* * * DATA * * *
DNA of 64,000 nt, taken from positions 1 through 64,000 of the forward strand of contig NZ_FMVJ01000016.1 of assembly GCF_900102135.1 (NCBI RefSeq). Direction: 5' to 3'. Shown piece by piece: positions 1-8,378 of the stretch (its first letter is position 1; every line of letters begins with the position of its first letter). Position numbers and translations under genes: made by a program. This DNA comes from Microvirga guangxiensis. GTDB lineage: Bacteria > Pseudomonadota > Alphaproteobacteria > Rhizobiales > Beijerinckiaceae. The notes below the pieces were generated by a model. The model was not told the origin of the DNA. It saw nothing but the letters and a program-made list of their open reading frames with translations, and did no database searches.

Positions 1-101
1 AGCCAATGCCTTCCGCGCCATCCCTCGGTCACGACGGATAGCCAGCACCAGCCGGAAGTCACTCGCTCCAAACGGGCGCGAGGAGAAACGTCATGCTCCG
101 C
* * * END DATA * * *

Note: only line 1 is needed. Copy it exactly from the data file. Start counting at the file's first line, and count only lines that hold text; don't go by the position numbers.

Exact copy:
DNA of 64,000 nt, taken from positions 1 through 64,000 of the forward strand of contig NZ_FMVJ01000016.1 of assembly GCF_900102135.1 (NCBI RefSeq). Direction: 5' to 3'. Shown piece by piece: positions 1-8,378 of the stretch (its first letter is position 1; every line of letters begins with the position of its first letter). Position numbers and translations under genes: made by a program. This DNA comes from Microvirga guangxiensis. GTDB lineage: Bacteria > Pseudomonadota > Alphaproteobacteria > Rhizobiales > Beijerinckiaceae. The notes below the pieces were generated by a model. The model was not told the origin of the DNA. It saw nothing but the letters and a program-made list of their open reading frames with translations, and did no database searches.